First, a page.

David Rhoden: Web Development

I'm primarily a front-end developer with expertise in visually implementing web designs, but I also have back-end experience on all kinds of websites. My main back-end language is PHP, but I have also worked in Ruby on Rails (and a tiny bit in Django/Python) and have a lot of experience working on sites built with the .net framework.

On the front end, I have extensive experience with CSS/Sass, Javascript and jQuery, and other useful libraries like Lodash, Underscore, and Masonry. I've worked with several popular content management systems, notably Wordpress and Expression Engine, and I've created custom content management for clients as well.


Bajibot website

Nearly everything on the page is animated in some way. Really, it's too much. The site uses AJAX to load the case studies. I had to build custom scrollers for the case studies that were longer than the space allotted. Also, the video reel was done as HTML5 video with custom controls and a Flash fallback.

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AT&T: The Innovators

When I asked how the hover should be implemented on mobile devices, I discovered there was no plan for mobile. The designer and art director assumed the site would be done in Flash.

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Eatucator

I did the front-end development for this funny-named New York City-based startup providing couponing services for independent grocers and producers. 

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American Express Travel

As a front-end developer with iSeatz, I worked closely with the New York City design firm whose design we were implementing on the American Express travel site. I also worked to make our front-end code consistent across hotel, car and air purchases.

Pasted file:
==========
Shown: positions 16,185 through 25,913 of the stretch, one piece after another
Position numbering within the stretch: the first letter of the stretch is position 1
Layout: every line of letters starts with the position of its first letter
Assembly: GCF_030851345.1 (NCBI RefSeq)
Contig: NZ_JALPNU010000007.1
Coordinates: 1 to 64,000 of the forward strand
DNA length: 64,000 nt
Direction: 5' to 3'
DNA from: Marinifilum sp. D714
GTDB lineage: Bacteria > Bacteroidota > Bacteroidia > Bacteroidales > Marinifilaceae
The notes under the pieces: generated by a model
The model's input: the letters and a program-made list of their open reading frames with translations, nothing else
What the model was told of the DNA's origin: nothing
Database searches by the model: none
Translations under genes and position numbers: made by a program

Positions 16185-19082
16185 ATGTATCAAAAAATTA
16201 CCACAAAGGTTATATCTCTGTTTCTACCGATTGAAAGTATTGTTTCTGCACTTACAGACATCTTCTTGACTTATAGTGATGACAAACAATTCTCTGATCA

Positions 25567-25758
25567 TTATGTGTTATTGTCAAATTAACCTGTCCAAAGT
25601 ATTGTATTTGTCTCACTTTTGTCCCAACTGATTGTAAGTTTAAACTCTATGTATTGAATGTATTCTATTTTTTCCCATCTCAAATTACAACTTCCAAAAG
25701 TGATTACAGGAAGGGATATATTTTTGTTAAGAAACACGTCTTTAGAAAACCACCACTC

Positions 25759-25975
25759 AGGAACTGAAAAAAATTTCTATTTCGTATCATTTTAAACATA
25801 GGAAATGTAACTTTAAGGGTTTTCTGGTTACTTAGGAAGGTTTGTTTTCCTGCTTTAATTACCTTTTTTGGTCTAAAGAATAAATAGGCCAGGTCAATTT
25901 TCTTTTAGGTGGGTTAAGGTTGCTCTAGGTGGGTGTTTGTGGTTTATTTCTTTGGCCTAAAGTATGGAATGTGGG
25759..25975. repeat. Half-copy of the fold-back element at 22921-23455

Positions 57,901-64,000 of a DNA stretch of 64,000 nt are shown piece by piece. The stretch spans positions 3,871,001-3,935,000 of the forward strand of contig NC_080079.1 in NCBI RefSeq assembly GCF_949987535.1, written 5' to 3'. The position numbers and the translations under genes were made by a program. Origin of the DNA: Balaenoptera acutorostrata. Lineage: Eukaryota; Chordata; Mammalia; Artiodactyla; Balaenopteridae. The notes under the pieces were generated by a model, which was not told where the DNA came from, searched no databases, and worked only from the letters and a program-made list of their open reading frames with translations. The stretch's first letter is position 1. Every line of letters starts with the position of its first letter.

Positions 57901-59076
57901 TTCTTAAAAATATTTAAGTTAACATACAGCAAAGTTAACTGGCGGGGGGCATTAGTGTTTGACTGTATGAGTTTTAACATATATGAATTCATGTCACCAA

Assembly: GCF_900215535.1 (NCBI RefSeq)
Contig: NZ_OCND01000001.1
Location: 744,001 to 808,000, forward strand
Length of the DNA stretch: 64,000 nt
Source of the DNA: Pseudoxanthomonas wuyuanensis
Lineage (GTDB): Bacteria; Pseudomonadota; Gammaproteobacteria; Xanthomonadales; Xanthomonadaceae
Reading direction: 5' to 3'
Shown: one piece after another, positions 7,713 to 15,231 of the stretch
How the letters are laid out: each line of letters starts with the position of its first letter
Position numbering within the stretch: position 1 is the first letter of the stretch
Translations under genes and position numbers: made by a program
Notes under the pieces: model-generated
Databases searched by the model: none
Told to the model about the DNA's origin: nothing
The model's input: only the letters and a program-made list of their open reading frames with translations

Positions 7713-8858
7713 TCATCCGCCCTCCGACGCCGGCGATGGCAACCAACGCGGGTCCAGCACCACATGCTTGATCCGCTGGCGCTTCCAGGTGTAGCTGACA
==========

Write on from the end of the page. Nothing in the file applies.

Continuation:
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Crown Royal

I also worked for about a year at an all-digital New York City advertising agency called MRM Worldwide (now MRM//McCann). I worked on sites for Crown Royal, Smirnoff, and the U.S. Army.

I did lots of CSS and jQuery on this unique interface.

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DBSTL timesheet shamer

I was the sole developer on this site for an Austin-based advertising agency.

We were looking for a way to urge employees to get timesheets in more promptly without taking a Big-Brotherish approach. We decided on gentle public shaming.

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Red Bull Manny Mania

A "manny" is some kind of skatingboard trick you can do without a ramp or something. This was a site that let you vote on who did the best ones. I did the coding and connected up the database to count the votes. There was some IP tracking to sorta stop people from stuffing the box. There was a lot of video on this site too.

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The Frisky

I spent about a year working for The Frisky, which was a Turner Broadcasting property at the time.

The site was aimed at 18-39 year old women. Every once in a while they would do a story that required a photograph of a generic male, for which I was sometimes pressed into action, so, technically, I am a male model. 

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Subway Now

I was one of two front-end developers on this early entry in the fast food pre-order game, working for a company called GoMobo (now named Olo), competing mostly with Seamless Web. I applied "skins" to our white-label ordering site, and set up Photoshop files to create new skins quickly for prospective clients.

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Amber Sexton Photography

A custom weblog based on Expression Engine and a custom CMS for photos for this Brooklyn-based photographer. The site employs David DeSandro's popular Masonry plug-in for the home page's responsive photo display.

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